Andrew Benioff, Ee Dan
I had recently moved to Hawaii and although I continued training in Tae Kwon Do, I had recently begun training in Aikido. I was rushing to make it to class on time from my job waiting tables in the Ala Moana Center, but traffic was worse than usual, and by the time I arrived at the Nuuanu YMCA for Aikido class and had changed into my keikogi,1 class had already started.
I thought that I had covered all of my bases (I kneeled at the side of the mat waiting for the teacher to invite me on and then I bowed as I had been taught.) but when the warm-up exercises were done and the teacher began his class, I realized I had once again made a grievous error.
He said that being late to class was not acceptable, and that should we arrive late, not only were we to follow all normal forms of etiquette, but we had to stay toward the rear of the class in order to enable us to leave immediately after the class was over to avoid being late for our next appointment. No talking with friends, no clean up, no extra practice. The message was clear, timeliness is extremely important in Aikido, and for that matter, all of the martial ways.
I took this lesson as I took all of the other bumps and bruises dished out to me, with a bit of embarrassment and a renewed desire not to err again. I had wrongly believed that what our teacher was trying to teach us was aimed at making us more polite ladies and gentlemen. That was only a very small part of the overall picture. Like almost all etiquette in budo, timeliness has much greater importance that simply being polite or for that matter, simply being. It is connected to a much more vitally important concept, that of timing.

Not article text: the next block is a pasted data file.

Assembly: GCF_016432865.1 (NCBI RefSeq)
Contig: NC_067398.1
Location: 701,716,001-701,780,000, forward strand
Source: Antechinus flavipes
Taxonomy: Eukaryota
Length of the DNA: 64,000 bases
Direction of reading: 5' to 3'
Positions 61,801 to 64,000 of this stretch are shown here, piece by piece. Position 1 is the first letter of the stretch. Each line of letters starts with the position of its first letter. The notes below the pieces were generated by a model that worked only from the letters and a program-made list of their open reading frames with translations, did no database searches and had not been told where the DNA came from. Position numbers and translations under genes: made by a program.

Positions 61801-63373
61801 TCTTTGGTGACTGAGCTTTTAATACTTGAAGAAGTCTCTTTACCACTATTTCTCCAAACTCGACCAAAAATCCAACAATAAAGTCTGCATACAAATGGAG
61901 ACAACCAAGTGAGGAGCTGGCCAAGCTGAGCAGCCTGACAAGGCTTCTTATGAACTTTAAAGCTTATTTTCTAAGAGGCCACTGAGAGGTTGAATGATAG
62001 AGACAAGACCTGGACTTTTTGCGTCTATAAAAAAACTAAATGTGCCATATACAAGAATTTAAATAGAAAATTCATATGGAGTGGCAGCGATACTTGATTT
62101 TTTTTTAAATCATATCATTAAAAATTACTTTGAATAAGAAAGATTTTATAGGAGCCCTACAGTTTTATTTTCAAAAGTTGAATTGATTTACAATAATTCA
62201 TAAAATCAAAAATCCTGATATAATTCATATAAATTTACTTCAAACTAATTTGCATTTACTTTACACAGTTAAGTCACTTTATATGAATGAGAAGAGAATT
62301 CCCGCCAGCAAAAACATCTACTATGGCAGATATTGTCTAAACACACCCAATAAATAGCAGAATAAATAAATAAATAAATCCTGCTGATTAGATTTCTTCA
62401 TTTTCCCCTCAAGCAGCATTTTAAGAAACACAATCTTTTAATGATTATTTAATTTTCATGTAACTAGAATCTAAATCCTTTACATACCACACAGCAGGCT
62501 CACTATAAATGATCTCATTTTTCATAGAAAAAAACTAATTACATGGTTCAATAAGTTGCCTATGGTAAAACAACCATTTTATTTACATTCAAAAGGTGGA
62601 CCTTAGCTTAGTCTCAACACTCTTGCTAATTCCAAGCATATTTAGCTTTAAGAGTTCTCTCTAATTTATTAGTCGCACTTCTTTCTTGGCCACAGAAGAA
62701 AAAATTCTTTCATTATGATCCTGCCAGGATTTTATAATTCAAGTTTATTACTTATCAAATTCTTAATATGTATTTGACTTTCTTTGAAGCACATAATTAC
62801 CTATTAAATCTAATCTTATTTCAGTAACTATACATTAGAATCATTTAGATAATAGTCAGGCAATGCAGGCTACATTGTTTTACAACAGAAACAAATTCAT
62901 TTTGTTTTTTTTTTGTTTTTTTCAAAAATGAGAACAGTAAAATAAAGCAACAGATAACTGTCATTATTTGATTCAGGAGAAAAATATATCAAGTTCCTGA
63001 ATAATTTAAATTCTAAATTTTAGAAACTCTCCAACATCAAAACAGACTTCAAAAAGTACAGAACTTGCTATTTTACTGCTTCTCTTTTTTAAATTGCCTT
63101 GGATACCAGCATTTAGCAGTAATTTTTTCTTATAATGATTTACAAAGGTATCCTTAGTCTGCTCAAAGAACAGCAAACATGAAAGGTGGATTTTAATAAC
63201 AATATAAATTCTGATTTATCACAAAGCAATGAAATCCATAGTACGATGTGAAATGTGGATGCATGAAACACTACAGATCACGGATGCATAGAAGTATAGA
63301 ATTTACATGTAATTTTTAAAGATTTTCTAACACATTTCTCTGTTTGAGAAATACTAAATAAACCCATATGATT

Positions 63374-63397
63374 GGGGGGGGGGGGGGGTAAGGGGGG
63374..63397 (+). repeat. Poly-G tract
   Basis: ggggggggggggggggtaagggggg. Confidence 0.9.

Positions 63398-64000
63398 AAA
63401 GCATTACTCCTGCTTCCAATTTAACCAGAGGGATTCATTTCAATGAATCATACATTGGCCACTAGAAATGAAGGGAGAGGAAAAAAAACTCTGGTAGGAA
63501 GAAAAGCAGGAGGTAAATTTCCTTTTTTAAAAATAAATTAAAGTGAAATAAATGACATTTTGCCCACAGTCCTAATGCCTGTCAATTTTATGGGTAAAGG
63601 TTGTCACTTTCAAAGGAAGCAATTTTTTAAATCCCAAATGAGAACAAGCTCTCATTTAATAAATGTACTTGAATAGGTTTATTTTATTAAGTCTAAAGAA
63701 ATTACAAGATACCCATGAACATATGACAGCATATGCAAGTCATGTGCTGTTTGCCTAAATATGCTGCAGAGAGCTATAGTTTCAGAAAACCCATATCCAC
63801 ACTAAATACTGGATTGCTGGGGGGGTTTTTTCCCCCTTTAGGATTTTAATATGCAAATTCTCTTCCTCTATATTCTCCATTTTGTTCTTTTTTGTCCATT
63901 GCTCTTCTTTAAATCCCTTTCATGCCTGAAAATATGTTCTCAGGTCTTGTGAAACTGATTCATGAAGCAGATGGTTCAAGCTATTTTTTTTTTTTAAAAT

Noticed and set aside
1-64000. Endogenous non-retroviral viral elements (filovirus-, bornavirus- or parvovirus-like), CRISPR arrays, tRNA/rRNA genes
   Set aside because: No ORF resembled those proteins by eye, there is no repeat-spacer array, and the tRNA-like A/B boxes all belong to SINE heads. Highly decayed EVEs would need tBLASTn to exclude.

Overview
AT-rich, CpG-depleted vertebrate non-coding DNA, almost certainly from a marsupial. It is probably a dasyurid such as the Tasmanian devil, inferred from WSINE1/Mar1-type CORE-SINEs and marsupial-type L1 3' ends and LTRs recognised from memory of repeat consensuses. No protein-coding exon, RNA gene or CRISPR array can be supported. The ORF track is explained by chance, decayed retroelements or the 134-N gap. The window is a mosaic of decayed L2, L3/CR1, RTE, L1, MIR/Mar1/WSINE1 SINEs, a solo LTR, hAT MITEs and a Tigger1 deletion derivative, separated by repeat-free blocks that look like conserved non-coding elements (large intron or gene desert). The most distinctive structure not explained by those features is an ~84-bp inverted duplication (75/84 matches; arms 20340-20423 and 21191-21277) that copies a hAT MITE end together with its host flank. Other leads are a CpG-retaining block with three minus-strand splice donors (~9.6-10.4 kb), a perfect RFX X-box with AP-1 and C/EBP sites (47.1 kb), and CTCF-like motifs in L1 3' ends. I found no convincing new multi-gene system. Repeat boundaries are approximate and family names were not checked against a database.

A few months after my tardy incident, my teacher asked us a rhetorical question: “How can you master timing to enable you to move your body out the way of an imminent strike if you can’t even master the timing of getting to class on time?” That’s when I realized that it was not only important to be timely for politeness sake but to do so would also help me to improve my taisabaki (body movement), therefore making me a more effective practitioner.
I often reflect on the need for concrete examples of how the Martial Ways can help us improve our lives outside of the dojang, in our everyday lives. The relationship between timing and timeliness is, perhaps, one such example. Its lesson: do not practice etiquette simply for politeness; practice it for effectiveness as well.
Kokoro wo Migaku (Polish your heart).
1 Keikogi is the Japanese equivalent for dobok, the uniform used for formal practice in many Japanese martial arts schools and traditional Korean styles. You may have heard the contraction “gi” which is commonly used in the US.